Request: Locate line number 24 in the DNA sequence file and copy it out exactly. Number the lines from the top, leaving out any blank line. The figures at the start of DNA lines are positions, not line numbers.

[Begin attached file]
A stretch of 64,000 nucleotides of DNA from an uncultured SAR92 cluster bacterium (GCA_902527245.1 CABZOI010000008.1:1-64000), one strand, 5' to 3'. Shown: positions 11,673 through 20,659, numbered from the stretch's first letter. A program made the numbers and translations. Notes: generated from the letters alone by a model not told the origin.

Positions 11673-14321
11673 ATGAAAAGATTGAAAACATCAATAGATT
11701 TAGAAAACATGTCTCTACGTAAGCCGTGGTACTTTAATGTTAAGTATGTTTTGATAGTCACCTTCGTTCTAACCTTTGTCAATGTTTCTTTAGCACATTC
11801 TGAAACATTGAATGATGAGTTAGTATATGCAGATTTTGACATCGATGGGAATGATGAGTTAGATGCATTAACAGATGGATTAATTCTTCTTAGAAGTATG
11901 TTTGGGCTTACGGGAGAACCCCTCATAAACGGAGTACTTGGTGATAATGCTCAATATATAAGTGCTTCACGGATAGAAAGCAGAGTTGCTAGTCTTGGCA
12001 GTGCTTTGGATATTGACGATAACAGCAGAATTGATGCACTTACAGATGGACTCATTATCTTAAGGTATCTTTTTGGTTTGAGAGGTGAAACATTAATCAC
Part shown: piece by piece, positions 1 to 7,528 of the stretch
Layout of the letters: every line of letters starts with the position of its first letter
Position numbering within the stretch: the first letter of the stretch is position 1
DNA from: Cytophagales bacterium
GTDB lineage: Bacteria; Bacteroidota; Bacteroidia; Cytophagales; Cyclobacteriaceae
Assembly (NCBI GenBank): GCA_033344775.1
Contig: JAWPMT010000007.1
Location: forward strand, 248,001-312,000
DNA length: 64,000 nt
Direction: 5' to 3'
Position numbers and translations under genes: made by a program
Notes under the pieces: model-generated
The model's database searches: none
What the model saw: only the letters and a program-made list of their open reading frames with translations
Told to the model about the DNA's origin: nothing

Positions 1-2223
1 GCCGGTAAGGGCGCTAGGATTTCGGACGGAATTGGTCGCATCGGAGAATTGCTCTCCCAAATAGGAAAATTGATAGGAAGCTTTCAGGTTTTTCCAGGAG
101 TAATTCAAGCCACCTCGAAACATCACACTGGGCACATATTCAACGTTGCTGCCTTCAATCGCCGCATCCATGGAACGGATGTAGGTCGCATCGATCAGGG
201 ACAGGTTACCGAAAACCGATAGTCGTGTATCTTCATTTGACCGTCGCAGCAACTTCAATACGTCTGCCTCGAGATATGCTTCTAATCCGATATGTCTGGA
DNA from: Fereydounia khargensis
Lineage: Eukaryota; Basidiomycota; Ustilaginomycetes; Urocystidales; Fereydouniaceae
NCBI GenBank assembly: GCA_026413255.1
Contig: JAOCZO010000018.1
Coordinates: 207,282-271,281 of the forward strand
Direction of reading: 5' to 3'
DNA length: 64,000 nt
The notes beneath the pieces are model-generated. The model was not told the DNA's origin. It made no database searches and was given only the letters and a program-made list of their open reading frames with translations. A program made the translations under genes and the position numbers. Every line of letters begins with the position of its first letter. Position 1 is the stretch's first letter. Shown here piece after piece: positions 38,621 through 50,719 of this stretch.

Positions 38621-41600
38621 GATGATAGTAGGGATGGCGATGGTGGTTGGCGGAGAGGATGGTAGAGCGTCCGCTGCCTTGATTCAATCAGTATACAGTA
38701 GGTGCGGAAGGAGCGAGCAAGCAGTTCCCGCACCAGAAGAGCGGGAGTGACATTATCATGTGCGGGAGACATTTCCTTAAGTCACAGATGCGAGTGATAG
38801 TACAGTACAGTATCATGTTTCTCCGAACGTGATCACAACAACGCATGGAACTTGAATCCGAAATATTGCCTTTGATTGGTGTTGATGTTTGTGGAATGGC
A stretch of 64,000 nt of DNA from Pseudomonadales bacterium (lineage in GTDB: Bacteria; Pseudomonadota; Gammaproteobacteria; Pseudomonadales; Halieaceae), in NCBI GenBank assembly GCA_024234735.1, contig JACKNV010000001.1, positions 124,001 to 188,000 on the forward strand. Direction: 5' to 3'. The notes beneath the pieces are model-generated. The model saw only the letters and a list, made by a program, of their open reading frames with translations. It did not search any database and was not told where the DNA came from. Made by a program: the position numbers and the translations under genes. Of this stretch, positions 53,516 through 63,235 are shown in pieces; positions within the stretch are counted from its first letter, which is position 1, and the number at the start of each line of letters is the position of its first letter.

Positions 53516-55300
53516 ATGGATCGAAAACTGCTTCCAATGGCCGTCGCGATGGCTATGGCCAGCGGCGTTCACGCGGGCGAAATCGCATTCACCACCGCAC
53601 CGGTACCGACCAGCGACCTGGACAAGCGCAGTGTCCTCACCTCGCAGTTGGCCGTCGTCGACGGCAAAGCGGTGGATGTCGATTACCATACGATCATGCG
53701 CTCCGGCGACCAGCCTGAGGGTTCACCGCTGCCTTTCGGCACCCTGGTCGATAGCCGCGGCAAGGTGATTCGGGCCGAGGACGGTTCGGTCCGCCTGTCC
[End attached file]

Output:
1 GCCGGTAAGGGCGCTAGGATTTCGGACGGAATTGGTCGCATCGGAGAATTGCTCTCCCAAATAGGAAAATTGATAGGAAGCTTTCAGGTTTTTCCAGGAG